Essay Writing Help on Access Control Systems & Security Personnel

Access Control Systems & Security Personnel

Access control systems are not perfect devoid of a human resource element. They represent the systems that facilitate an establishment to manage access to sections and resources within it or in its computerized systems. Some examples of access control systems encompass physical security (for instance, turnstiles, guards, and fences), Personnel Identification Systems (for instance, tamper-resistant identity cards that are normally employed for access allowed for cardholders) and Visual Assessment and Surveillance Systems (for instance, CCTV and surveillance cameras (Phillips 123-155). For perfect access control systems, a human resource component is vital since; to start with, an individual or individuals must make a choice to use access control systems and could be responsible for ascertaining its purpose. Moreover, such individual(s) could be responsible for the control of the deployment or dispensation of images or other data acquired by virtue of the systems.

Another human resource component that is crucial to complete access control systems is the system user. This signifies the individual or individuals that are hired or contracted by the systems operator(s). The system user has direct access to live or captured images and any other data acquired for the application of the access control systems. The people or organizations mulling over the necessity to deploy access control systems ought to give appropriate deliberation to the establishment of a human resource component for apposite governance measures. For perfection, there has to be an evident responsibility and answerability for the human resource components. It is essential to have a designated person or persons accountable for the application and use of access control systems for ensuring proper consultation, in addition to transparency, over their functions, operations and for evaluating how successfully they fulfill their functions (Welsh and Farrington 716-745).

Dedicated security personnel are essential in every organization. One of the mistakes made by many organizations is the deployment of a security officer (traditionally referred to as watchman) instead of dedicated security personnel. Security officers are hired to protect material goods, structures, or other people and are normally privately and officially hired civilian personnel that are generally uninformed and seek to protect property through maintenance of an enhanced visibility presence with the purpose of preventing criminal and unsuitable behaviors. Security officers report any occurrence of such things as criminal activity, fire, or disorderliness to their bosses or emergency services soonest possible (Piza, Caplan and Kennedy 1-29). However, in some situations, the security officers could err leading to huge losses. Therefore, the overall cost and success are the key differentiating aspects between security officers and dedicated security personnel.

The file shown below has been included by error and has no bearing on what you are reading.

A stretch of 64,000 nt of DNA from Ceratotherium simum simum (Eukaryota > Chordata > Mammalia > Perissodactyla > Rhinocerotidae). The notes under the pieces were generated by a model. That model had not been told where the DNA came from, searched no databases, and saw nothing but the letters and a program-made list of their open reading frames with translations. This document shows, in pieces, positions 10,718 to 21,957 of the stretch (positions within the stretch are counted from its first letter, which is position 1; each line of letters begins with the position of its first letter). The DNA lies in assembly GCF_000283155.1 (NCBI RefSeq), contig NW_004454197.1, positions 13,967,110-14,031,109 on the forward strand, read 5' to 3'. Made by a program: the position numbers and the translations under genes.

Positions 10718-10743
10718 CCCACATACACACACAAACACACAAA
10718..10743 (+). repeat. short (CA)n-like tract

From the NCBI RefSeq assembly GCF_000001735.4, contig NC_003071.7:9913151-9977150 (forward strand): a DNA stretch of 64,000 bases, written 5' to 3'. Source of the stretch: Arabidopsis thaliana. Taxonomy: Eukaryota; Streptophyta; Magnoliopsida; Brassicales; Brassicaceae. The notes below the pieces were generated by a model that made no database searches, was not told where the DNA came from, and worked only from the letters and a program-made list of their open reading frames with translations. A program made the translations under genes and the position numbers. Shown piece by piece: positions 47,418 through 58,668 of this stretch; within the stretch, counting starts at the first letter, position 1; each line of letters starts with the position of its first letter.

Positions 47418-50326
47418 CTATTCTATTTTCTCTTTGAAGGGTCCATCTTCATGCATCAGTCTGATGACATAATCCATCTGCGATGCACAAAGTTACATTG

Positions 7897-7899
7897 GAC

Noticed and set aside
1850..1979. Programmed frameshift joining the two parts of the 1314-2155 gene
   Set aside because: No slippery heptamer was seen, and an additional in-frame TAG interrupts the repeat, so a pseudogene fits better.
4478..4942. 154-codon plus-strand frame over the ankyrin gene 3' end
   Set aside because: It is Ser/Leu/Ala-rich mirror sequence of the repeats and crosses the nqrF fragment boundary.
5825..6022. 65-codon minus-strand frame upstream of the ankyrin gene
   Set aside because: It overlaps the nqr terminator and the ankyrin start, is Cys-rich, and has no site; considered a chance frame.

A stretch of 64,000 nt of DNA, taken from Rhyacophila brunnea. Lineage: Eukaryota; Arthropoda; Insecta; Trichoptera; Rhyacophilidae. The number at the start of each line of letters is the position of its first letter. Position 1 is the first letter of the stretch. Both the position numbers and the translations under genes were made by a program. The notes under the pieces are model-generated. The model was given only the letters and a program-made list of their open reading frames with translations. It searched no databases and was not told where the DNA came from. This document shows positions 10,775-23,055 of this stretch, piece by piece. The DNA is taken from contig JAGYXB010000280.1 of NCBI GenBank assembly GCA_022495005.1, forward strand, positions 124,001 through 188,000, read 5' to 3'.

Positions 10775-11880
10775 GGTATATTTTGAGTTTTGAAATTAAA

Dedicated security personnel offer a completely dissimilar value. Unlike security officers, dedicated security personnel are perfectly trained to carry out heedful foot patrols, interrelating with people on-the-scene, ensuring careful observations, making opportune responses to calls for service, and probing issues just to mention a few. Since the dedicated security personnel are trained to particular requirements of the property and have the chance to discover first-hand the requirements of the society, they are exclusively devoted and competent to the maintenance of security and order (Stutzer and Zehnder 1-14). Nonetheless, some organizations feel that they are just big enough for a security officer and not for dedicated security personnel. Though every organization ought to have robust security operations through deployment of dedicated security personnel, such organizations do not as they still harbor the no crime, pre-internet approach. Though they may argue that hiring dedicated security officers is more expensive, the losses they make in occurrence of crime are far greater. What is then the best way of preventing such vulnerabilities? It is only through ensuring every organization has dedicated security personnel.                

Works Cited

Phillips, Coretta. “A review of CCTV evaluations: Crime reduction effects and attitudes towards its use.” Crime Prevention Studies 10.1 (1999): 123-155. Web. 5 Feb. 2014. <>

Piza, Eric L., Joel M. Caplan, and Leslie W. Kennedy. “Is the punishment more certain? An analysis of CCTV detections and enforcement.” Justice Quarterly 31.6 (2014): 1-29.

Stutzer, Alois, and Michael Zehnder. “Is camera surveillance an effective measure of counterterrorism?” Defence and Peace Economics 24.1 (2013): 1-14.

Welsh, Brandon C., and David P. Farrington. “Public area CCTV and crime prevention: An updated systematic review and meta‐analysis.” Justice Quarterly 26.4 (2009): 716-745.